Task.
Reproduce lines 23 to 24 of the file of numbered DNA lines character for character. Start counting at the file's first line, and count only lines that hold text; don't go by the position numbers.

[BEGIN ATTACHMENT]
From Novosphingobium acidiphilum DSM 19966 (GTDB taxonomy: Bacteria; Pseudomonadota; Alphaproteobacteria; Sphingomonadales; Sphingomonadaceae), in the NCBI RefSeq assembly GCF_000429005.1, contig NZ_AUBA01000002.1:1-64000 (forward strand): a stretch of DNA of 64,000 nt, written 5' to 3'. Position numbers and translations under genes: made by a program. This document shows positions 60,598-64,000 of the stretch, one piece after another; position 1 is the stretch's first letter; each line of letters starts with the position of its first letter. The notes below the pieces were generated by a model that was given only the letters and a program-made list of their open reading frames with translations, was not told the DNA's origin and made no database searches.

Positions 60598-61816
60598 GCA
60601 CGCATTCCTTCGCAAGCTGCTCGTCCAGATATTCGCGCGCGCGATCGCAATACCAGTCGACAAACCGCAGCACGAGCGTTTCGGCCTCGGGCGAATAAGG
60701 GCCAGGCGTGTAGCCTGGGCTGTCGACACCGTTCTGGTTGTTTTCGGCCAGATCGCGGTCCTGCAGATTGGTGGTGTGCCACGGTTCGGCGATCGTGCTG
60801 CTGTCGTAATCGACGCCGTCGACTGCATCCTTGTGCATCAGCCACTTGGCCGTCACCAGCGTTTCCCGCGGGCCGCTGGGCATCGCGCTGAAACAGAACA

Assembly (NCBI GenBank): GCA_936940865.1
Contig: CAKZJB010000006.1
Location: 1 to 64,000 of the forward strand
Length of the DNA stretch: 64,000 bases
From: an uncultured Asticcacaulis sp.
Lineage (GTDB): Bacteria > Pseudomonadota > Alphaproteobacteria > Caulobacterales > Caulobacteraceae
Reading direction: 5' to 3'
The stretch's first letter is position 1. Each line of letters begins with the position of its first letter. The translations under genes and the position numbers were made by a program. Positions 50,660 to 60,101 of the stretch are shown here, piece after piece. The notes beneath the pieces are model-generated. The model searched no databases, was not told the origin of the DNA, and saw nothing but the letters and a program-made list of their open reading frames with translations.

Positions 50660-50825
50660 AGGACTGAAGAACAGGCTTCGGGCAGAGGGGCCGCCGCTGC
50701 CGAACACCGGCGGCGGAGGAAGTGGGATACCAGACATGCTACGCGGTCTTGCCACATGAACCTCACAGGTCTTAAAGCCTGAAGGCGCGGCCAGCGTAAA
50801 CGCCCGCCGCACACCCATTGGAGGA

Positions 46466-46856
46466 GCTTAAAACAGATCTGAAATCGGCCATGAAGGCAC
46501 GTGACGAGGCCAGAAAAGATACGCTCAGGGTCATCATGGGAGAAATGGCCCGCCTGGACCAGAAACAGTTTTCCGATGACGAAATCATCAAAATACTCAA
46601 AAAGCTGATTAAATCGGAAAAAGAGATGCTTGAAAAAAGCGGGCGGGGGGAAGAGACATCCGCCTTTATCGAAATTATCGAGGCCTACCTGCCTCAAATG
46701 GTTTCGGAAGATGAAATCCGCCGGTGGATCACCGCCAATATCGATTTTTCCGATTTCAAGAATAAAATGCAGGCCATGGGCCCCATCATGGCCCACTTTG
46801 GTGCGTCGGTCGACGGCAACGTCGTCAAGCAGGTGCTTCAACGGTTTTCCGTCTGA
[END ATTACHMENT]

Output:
46701 GTTTCGGAAGATGAAATCCGCCGGTGGATCACCGCCAATATCGATTTTTCCGATTTCAAGAATAAAATGCAGGCCATGGGCCCCATCATGGCCCACTTTG
46801 GTGCGTCGGTCGACGGCAACGTCGTCAAGCAGGTGCTTCAACGGTTTTCCGTCTGA